173 a huge tree-trunk in armour: Evander's comment is prompted by the armoured trophies in the procession. That's why armis ('arms', 'weapons') not arvis ('fields') is the better reading here. If arvis is read, the line reads: 'Trophies. And you'd stand among them now in the fields, an enormous …'.
Editor’s Note
176 Go!: Evander dismisses the Trojans before the funeral starts and uses them collectively as messengers to deliver his call to Aeneas for action. His message, which follows, supplies his last words in the epic.
Editor’s Note
178 hand on trial: Evander uses legal language, as if issuing a court summons for a debt due. Hence 'trial', 'recompense', 'venue', and 'suing'. 'Venue' is legal shorthand for the 'court' in which a trial is to be held. Evander leaves the date to be determined. He frames his agreements with Aeneas as legal obligations. This view may also figure in Aeneas' notion that he is exacting punishment due from Turnus in Book 12.
Editor’s Note
223 ominous shadow: because the queen supports Turnus, some fear opposing her.
Editor’s Note
231 King Latinus himself gives up: Latinus, though opposing war, would rather not accept Aeneas (his speech at lines 243 ff. confirms this). Diomedes' refusal to join the Latins is a lethal blow.
Editor’s Note
247 Argyripa: = Arpi, as in line 250. There is a rich tradition about Diomedes in Italy. See I. Malkin, The Returns of Odysseus (Berkeley, 1998). His speech, however, is kept at a distance by Virgil (who reports it through Venulus). Virgil cannot plausibly create a fiction in which Aeneas kills Diomedes. Some local traditions maintained that Diomedes was killed by Daunus, Turnus' father.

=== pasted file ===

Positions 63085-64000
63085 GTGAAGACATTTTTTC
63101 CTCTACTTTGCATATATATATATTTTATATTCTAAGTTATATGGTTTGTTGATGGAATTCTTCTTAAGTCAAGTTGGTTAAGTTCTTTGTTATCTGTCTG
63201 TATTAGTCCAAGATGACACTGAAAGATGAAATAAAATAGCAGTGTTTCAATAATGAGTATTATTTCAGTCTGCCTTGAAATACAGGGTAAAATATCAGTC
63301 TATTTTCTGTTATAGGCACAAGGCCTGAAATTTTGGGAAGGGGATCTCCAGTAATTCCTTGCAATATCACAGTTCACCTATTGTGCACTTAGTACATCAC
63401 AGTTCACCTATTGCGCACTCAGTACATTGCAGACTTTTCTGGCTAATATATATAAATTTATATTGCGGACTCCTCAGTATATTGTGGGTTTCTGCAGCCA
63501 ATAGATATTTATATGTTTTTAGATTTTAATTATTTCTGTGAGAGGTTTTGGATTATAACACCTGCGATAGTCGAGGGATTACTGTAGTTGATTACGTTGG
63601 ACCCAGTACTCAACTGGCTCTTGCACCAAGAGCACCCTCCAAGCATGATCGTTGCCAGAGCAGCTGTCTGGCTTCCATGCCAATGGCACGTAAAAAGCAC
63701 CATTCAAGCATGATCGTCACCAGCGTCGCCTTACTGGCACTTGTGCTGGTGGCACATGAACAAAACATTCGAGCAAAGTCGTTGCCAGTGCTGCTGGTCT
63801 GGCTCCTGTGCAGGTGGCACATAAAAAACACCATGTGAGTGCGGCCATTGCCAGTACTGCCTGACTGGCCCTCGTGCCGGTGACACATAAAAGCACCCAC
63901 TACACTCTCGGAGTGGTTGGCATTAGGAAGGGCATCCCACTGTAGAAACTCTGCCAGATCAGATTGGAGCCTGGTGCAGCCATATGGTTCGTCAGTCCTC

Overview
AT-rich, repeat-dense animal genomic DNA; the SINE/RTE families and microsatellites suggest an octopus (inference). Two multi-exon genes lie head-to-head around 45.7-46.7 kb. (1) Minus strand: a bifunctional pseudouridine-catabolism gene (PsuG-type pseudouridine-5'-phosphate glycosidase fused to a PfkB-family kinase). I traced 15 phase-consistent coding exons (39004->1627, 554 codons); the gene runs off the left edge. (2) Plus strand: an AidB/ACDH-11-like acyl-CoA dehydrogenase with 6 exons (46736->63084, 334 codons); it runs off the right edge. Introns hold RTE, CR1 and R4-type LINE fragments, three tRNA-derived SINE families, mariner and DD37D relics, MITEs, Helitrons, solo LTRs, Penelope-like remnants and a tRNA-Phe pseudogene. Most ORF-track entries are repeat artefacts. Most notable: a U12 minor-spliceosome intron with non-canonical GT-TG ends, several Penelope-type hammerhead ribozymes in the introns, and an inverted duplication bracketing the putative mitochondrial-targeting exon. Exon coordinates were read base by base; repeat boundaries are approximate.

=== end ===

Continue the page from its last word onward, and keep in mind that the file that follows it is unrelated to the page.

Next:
Editor’s Note
259–62 Minerva's storm … Caphareus … pillars of Proteus: three episodes from the disastrous return of the Greeks from Troy. Minerva hurled a thunderbolt to destroy Ajax, son of Oileus, who had tried to rape her priestess Cassandra (see 1.39–45); Nauplius, father of Palamedes (see 2.82), decoyed the fleet onto the rocks of Caphareus to avenge his son; and Menelaus was shipwrecked in Egypt. The pillars of the Egyptian king Proteus are Virgil's invention, a counterpart to the pillars of Hercules at Gibraltar, western limit of the Mediterranean.
Editor’s Note
268 his cuckolder: Aegisthus, Agamemnon's cousin, was the lover of Clytemnestra, Agamemnon's wife.
Editor’s Note
270 Calydon's beauty: Diomedes is identified with two Greek cities: (1) Argos and (2) Calydon in Aetolia, more often the latter. Diomedes' juxtaposition of his own wife to Clytemnestra, whom he refuses to name, may hint at the tradition that Diomedes, like Agamemnon, was betrayed by his wife.
Editor’s Note
271–2 My comrades … soared to the sky: See Pliny, Natural History 10.126, and Ovid, Metamorphoses 14.497 ff.
Editor’s Note
290 the hand of Hector, the hand of Aeneas: Diomedes, as reported by Venulus, sets Aeneas on a par with Hector, as neither Homer nor Virgil (in his authorial voice) do. We have no means of knowing whether Venulus is modifying what has been said (Virgil's characters do so routinely) to further some agenda of his legation.
Editor’s Note
302 Latini: the Latins are a pluralization of Latinus himself: Latinus' children.